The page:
Jump to ContentJump to Main Navigation
BorrowingLoanwords in the Speech Community and in the Grammar$
Users without a subscription are not able to see the full content.

Shana Poplack

Print publication date: 2018

Print ISBN-13: 9780190256388

Published to Oxford Scholarship Online: November 2017

DOI: 10.1093/oso/9780190256388.001.0001

Show Summary Details
Page of

PRINTED FROM OXFORD SCHOLARSHIP ONLINE (www.oxfordscholarship.com). (c) Copyright Oxford University Press, 2019. All Rights Reserved. An individual user may print out a PDF of a single chapter of a monograph in OSO for personal use. date: 11 November 2019

Confirmation through replication

Confirmation through replication

Other language pairs, other diagnostics

Chapter:
(p.97) 7 Confirmation through replication
Source:
Borrowing
Author(s):

Shana Poplack

Publisher:
Oxford University Press
DOI:10.1093/oso/9780190256388.003.0007

This chapter reviews a series of replications of the studies reported in previous chapters on eight typologically distinct language pairs, making use of a wide array of phonological, morphological, and syntactic diagnostics (e.g., vowel harmony, word order, case-marking, adjectival expression, nominal determination patterns, verb incorporation strategies). Wherever a conflict site between donor and recipient languages could be determined, lone items were systematically shown to behave like the latter, often to the point of assuming the fine details of its variable quantitative conditioning. Results confirm that the integration process and its outcome—grammatical identity of donor-language items with recipient-language counterparts—are universal.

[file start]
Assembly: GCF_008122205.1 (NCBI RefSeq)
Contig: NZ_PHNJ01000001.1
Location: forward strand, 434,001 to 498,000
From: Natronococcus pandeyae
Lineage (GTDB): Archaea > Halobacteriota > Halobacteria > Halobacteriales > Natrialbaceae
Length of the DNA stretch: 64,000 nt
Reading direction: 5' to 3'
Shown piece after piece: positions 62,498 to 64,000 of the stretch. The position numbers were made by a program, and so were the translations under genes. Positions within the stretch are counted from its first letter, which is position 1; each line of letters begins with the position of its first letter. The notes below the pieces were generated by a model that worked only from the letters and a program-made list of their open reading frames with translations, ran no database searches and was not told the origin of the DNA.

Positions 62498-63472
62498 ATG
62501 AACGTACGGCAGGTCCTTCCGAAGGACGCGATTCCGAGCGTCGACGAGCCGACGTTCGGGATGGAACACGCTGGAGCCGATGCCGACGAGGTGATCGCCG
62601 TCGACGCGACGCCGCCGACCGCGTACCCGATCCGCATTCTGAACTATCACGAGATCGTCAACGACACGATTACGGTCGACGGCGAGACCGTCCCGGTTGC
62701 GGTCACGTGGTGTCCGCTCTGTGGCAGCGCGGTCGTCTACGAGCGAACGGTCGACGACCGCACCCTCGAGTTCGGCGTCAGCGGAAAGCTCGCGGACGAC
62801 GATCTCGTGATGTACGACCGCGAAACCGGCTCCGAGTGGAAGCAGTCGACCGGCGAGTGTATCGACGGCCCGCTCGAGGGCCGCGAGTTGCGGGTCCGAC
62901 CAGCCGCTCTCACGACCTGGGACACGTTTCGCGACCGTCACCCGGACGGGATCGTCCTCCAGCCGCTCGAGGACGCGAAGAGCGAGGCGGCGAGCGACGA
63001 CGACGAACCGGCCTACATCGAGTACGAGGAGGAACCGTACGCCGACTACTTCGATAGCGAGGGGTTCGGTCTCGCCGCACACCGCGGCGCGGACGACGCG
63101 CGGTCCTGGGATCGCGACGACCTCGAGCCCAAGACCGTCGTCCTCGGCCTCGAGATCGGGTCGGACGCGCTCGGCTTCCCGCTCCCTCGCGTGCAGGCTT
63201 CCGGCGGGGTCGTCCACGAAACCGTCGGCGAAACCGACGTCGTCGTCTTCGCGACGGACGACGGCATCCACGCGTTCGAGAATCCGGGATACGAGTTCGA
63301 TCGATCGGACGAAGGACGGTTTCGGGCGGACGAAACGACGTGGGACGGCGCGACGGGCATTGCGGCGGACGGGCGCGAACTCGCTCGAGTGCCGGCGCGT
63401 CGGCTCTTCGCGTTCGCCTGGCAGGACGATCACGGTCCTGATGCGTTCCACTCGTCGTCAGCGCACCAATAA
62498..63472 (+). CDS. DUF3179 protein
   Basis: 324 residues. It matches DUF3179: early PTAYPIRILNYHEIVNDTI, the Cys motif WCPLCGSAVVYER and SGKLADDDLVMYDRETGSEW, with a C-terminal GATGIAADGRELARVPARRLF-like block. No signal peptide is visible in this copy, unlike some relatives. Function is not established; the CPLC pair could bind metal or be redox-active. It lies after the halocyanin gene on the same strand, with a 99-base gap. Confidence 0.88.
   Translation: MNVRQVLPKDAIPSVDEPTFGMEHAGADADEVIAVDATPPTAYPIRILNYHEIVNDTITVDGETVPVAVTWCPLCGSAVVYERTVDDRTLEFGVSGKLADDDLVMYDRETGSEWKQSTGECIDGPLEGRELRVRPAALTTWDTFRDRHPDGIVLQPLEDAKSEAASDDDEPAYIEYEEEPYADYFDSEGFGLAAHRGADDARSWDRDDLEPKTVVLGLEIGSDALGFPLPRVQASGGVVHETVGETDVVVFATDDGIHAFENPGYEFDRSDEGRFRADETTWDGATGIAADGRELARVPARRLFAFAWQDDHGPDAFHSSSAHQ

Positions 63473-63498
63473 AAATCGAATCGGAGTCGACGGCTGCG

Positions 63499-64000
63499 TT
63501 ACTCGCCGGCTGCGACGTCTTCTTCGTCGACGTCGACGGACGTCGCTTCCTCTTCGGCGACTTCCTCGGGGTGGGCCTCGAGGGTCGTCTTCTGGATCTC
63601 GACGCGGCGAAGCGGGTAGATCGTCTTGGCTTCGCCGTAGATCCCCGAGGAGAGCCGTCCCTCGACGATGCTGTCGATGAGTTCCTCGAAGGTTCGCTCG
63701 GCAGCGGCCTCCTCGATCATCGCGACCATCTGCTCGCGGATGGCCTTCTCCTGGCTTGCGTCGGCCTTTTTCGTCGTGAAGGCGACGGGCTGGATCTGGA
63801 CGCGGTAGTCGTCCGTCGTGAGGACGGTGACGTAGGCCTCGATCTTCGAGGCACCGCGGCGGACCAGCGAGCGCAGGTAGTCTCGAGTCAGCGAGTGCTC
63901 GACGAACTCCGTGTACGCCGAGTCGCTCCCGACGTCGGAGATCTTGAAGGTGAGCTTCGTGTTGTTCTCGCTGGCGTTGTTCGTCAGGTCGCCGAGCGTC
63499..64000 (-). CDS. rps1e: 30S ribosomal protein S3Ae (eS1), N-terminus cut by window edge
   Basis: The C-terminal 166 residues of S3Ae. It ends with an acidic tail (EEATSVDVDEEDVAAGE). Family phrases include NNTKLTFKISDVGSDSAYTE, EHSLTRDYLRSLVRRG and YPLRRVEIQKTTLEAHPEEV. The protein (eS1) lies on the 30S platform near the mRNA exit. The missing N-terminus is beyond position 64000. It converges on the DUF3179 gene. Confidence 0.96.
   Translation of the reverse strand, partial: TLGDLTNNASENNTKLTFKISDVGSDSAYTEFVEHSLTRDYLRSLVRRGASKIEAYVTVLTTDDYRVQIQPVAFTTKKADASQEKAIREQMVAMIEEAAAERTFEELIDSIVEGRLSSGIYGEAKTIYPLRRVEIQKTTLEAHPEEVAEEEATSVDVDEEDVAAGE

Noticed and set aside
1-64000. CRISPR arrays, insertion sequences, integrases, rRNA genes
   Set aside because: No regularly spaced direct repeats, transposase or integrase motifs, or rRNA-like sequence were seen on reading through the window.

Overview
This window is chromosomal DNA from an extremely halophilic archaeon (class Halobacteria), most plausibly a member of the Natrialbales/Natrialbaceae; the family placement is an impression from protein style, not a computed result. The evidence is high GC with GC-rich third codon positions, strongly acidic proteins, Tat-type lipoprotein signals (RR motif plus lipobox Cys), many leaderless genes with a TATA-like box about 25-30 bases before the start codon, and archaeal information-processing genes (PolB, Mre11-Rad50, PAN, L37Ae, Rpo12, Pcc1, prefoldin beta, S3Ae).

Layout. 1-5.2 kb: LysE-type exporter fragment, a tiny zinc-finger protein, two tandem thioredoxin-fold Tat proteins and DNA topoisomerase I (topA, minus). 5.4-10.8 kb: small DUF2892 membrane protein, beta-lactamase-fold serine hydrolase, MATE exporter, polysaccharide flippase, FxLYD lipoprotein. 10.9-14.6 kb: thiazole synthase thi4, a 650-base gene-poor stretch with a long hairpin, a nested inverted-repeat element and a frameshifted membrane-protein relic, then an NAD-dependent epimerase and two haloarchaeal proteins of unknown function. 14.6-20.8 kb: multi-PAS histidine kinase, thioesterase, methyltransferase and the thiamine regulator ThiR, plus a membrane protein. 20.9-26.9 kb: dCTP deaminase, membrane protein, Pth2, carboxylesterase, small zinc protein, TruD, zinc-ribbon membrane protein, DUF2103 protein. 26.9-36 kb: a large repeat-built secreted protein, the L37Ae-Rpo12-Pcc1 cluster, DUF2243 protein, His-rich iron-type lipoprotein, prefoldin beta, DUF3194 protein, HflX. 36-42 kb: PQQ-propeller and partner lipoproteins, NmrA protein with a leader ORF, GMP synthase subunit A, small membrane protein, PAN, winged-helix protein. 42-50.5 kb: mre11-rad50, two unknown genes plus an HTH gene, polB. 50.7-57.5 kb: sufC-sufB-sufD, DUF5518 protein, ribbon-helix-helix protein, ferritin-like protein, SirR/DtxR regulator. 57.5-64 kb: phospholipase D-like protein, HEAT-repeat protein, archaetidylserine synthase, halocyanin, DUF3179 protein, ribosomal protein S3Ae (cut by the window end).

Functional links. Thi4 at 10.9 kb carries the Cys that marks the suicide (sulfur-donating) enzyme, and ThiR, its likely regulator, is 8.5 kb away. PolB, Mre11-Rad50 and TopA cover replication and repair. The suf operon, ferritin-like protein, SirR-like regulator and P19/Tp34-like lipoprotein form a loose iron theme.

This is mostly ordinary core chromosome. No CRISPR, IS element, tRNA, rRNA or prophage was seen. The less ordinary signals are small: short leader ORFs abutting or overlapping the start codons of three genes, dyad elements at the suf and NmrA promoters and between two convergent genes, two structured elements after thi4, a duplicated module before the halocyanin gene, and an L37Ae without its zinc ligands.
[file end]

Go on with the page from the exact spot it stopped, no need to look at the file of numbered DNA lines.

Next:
Keywords:   replication, loanword diagnostics, quantitative conditioning, conflict sites, variability, integration, universality of integration

Oxford Scholarship Online requires a subscription or purchase to access the full text of books within the service. Public users can however freely search the site and view the abstracts and keywords for each book and chapter.

Please, subscribe or login to access full text content.

If you think you should have access to this title, please contact your librarian.

To troubleshoot, please check our FAQs , and if you can't find the answer there, please contact us .